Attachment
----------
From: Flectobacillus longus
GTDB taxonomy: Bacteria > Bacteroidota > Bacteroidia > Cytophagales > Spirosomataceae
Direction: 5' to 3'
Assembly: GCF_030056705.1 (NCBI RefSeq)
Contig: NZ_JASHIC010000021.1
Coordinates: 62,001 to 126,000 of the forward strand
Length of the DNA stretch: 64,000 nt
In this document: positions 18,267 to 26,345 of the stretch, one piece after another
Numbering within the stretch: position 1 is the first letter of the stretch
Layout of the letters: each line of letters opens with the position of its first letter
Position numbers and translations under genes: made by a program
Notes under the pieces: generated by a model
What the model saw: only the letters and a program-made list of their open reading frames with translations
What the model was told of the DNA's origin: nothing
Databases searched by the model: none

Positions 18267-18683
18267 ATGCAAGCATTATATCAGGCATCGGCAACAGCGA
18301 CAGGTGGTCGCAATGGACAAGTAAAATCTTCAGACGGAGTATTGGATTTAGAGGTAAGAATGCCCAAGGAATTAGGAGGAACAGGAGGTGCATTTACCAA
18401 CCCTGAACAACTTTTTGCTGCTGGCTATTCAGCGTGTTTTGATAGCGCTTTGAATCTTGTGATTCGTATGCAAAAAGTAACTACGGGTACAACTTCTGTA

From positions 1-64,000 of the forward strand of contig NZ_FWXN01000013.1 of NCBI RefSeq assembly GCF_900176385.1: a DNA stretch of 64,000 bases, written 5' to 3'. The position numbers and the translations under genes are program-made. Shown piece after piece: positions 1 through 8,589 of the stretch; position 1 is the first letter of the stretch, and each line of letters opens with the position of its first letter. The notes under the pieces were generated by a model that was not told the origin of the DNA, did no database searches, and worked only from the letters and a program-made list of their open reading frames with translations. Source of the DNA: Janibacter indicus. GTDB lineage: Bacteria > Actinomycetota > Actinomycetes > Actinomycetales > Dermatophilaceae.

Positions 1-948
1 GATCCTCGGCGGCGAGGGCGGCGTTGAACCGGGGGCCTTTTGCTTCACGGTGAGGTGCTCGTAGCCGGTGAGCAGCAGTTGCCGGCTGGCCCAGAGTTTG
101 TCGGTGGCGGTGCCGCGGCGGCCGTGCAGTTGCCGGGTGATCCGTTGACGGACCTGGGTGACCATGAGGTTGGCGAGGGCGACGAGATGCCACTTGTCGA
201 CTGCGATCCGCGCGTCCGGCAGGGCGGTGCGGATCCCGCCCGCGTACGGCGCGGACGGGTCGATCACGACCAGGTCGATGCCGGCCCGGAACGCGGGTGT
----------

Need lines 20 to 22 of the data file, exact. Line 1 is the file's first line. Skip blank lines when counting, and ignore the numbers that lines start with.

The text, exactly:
From positions 1-64,000 of the forward strand of contig NZ_FWXN01000013.1 of NCBI RefSeq assembly GCF_900176385.1: a DNA stretch of 64,000 bases, written 5' to 3'. The position numbers and the translations under genes are program-made. Shown piece after piece: positions 1 through 8,589 of the stretch; position 1 is the first letter of the stretch, and each line of letters opens with the position of its first letter. The notes under the pieces were generated by a model that was not told the origin of the DNA, did no database searches, and worked only from the letters and a program-made list of their open reading frames with translations. Source of the DNA: Janibacter indicus. GTDB lineage: Bacteria > Actinomycetota > Actinomycetes > Actinomycetales > Dermatophilaceae.

Positions 1-948
1 GATCCTCGGCGGCGAGGGCGGCGTTGAACCGGGGGCCTTTTGCTTCACGGTGAGGTGCTCGTAGCCGGTGAGCAGCAGTTGCCGGCTGGCCCAGAGTTTG